Rob and Jacky Black
Mon 28 Jun 2010 10:56

31 18.5 N 32 18.2 E

Port Said and Cairo 22nd - 26th June

While making breakfast on our arrival Jacky leant over the cooker and her blouse caught fire

in trying to rip it away from her body she burnt her left hand. The shock was bad and the burns really hurt – she immersed the hand in water and ice for more than an hour and then had a special burn dressing applied which helped to ease the pain. Two pain killers and a 4 hour sleep restored

her a bit so we were still able to join the trip to Cairo the following morning. The bus left at 0600

so having packed up we secured the boat and headed off for the 3 hour journey across rather flat and uninteresting land to the city of the Pharaohs! We had a security chap on board each bus and a police escort all the way to the city.The land was very arid apart from a narrow strip along the side of the Nile where one could see large and small fields being heavily farmed. The buildings and towns seemed to be extraordinarily poor and as we approached the capital we went through large areas of ghost suburbs where tower blocks were built but not finished all set close together with seemingly no kind of town planning or care for how they looked – it was pretty grim!

Our first stop was at the Egypt Museum where the majority of the relics from the various pyramids are housed. We headed straight for the exhibition of the tomb of Tutankhamen which was excellently presented well labeled and very interesting. We then wandered around the rest of the halls but were rather over-whelmed by the huge number of sarcophagus and burial items very few of which were labeled. Next on the agenda was the Citadel started by Saladin (of Crusader fame) inside the walls of this rather unimpressive place was a large Mosque with some beautiful painted and mosaic ceilings. After this we were taken to the ancient bazaar area where we had time to wander the alleyways and experience the pushy stall holders and other boys trying to make money by offering to show you the way to the best café! Etc. We were pleased to meet up with our guide and head off to the banks of the Nile for a sail on the river in a traditional felucca which proved to be great fun with our helmsman demonstrating excellent boat skills and 'winning' the race to the bridge and back! After this it was off to the hotel for a rest and some air-conditioning it had been a long day.

Our hotel was very close to the Pyramids of Giza so we had our first view of these as we drove near-bye. I was amazed at how close to the sprawling city they are sited . The hotel was lovely with large rooms elegantly appointed and a huge swimming pool. We had an excellent dinner and were in bed by 2200. Jacky had an early morning swim before breakfast and then it was off to to see the pyramids. In addition to hearing about the building of these enormous structures we were able to take a carriage, camel or horse ride over some dunes to experience the views of the three large pyramids with sprawling Cairo in the back ground. We opted for the carriage but wished we hadn't as it was most uncomfortable!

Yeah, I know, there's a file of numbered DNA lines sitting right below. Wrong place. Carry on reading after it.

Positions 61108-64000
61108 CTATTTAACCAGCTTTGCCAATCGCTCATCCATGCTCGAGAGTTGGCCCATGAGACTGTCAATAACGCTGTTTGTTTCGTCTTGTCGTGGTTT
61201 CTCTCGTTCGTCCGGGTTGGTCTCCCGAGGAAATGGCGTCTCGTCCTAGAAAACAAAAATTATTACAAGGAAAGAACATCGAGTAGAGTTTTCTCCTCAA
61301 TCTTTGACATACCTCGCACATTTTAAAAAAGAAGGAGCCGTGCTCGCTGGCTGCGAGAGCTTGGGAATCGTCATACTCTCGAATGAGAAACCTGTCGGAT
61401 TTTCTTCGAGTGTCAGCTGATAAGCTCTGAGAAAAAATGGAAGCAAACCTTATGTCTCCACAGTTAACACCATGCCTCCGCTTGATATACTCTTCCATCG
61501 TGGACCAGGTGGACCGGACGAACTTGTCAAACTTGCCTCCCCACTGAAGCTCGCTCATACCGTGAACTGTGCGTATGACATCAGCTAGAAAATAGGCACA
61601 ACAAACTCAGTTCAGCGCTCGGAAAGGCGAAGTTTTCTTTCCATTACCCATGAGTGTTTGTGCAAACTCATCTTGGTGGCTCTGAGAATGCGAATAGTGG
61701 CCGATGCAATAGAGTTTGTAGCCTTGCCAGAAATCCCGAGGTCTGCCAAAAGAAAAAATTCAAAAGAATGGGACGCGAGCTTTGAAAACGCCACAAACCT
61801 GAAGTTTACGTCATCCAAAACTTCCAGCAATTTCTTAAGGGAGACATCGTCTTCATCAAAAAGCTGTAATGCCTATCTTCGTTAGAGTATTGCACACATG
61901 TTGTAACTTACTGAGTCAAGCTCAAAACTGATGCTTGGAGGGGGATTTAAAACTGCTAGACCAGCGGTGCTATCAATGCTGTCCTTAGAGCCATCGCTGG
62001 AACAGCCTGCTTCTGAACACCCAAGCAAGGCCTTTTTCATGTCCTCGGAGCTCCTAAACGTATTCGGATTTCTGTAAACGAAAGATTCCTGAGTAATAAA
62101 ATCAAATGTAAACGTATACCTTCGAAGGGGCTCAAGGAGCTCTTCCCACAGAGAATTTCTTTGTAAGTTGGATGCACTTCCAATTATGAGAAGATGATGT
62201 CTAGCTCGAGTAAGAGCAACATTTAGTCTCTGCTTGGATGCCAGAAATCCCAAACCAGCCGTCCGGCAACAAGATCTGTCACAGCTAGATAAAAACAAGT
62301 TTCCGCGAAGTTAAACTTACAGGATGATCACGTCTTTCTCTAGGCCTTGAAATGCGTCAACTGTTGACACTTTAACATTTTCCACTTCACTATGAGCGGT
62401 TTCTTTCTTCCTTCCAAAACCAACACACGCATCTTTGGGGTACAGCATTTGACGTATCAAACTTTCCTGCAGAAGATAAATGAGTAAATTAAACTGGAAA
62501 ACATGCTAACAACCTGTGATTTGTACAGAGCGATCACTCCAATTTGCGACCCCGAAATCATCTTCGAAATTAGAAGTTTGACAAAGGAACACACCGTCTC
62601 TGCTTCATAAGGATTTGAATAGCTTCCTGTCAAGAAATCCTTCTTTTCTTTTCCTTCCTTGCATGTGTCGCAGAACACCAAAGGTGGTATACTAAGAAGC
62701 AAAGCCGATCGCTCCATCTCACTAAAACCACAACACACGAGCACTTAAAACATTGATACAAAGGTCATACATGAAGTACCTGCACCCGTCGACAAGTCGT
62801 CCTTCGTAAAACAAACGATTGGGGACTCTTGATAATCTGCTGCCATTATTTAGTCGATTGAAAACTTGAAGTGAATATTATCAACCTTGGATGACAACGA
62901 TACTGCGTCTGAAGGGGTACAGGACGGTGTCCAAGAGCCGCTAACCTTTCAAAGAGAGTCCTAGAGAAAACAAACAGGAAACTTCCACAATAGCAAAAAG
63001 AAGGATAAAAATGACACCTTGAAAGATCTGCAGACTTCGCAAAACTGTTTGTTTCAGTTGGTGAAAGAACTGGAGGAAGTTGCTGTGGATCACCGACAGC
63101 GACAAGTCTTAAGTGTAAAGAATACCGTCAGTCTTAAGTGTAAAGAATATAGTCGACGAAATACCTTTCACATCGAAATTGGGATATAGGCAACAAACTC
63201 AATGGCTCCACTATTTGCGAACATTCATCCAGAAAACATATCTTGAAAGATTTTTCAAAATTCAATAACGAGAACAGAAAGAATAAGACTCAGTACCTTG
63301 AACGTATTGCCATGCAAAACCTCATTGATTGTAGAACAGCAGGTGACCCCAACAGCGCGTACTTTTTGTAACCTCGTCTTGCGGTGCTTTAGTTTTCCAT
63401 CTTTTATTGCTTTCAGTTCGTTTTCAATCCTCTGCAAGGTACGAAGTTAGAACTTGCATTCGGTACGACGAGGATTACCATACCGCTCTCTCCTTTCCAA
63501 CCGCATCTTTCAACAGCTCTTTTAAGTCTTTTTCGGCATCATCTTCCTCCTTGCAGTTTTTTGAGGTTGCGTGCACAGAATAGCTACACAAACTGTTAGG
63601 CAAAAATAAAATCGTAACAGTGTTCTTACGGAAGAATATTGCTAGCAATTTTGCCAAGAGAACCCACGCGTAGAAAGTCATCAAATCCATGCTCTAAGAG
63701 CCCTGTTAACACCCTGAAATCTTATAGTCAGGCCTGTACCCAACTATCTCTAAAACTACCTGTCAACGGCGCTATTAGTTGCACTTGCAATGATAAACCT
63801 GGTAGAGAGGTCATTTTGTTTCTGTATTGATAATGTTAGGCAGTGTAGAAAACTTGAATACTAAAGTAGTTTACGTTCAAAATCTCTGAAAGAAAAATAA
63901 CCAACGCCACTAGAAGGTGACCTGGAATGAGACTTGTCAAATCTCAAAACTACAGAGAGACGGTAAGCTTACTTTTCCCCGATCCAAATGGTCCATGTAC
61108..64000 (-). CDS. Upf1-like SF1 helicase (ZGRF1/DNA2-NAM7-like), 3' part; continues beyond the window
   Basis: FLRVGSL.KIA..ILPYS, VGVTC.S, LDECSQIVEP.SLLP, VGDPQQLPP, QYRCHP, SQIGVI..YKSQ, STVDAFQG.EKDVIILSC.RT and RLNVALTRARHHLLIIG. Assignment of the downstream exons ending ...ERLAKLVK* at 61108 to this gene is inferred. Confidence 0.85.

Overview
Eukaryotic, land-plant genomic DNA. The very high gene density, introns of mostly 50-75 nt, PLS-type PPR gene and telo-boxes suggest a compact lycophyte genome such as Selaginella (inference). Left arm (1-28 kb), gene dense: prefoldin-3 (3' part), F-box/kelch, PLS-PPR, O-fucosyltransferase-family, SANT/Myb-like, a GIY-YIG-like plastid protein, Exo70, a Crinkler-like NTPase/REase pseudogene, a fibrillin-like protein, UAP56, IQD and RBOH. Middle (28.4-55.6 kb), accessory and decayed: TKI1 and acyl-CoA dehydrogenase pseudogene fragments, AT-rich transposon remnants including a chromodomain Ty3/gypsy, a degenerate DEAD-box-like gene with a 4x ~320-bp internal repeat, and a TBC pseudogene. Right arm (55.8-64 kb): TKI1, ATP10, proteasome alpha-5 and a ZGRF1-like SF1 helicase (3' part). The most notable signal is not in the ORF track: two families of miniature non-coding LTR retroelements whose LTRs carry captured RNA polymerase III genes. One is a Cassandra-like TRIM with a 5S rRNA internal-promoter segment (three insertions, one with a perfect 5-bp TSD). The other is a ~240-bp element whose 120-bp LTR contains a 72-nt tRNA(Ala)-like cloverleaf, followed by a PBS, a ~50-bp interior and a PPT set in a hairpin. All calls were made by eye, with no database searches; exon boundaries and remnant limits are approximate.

We then went to see the Sphinx and took some photographs before we were again on the coach and heading back for Port Said. En-route we stopped at Ismailia a town on the lake that is situated in the middle of the Suez canal. Here we saw two huge racing trimarans on passage to France - they are both entrants for this year's Rue de Rhum Race. There is a small sailing club where boats can moor up over night to break the passage through the canal. Our journey back was marred by a rather unpleasant attack on our coach – as we passed a farming area some one threw a water melon on to the windscreen of the bus. Most of us were asleep so the first thing we knew was the bus breaking hard and a loud thud (I thought we had hit a bird at first.) The armed guard on the bus called the local escort car and we stopped as did the other two coaches in our convoy we all witnessed a small van racing off down a narrow dusty track through the fields. Fortunately no one was injured and it wasn't a 'bomb' (but it could have been) so we were all rather subdued for the rest of our journey. (An armored escort with 3 soldiers in full battle gear and shouldering sub machine guns stayed in-front of the bus until we reached the outskirts of Port Said.)

The rally dinner was held in a pleasant hotel looking out across the harbour with tables set around the swimming pool.We had the usual speeches and flag ceremony, followed by a buffet meal and then a rather loud disco. In the hotel there was an Egyptian wedding party going on so some of us went to witness the bride and groom being escorted to their table by a drumming and tambourine ensemble. The bride was resplendent in red with elaborate head gear and many of the female guests were wearing the most beautiful outfits in vivid colours. As we were leaving the following morning for our passage to  Herzliya in Israel we took the first coach available back to the port to get an early night. The following morning we left the harbour just after 0900 and once out of the canal we were able to set the sails and head north. We had a fantastic sail with the wind on the beam and were soon stomping along at 7 + knots at times. (and that was with a reef in the main!) Later the wind died and so the 'iron top'sl' was used again- but all in all we had a good 140 mile passage to our final port on the rally - Herzliya and were all tied up on a finger pontoon by 1000.

Overall our impression of Egypt have been mixed a very bustling place heavily built up with huge areas of poverty around the cities.Litter every where! Contrasting transport donkey carts, bicycles, clapped out cars, ancient buses and luxury BMWs and Mercedes all rub shoulders on the roads. People were friendly and helpful but not so many spoke English.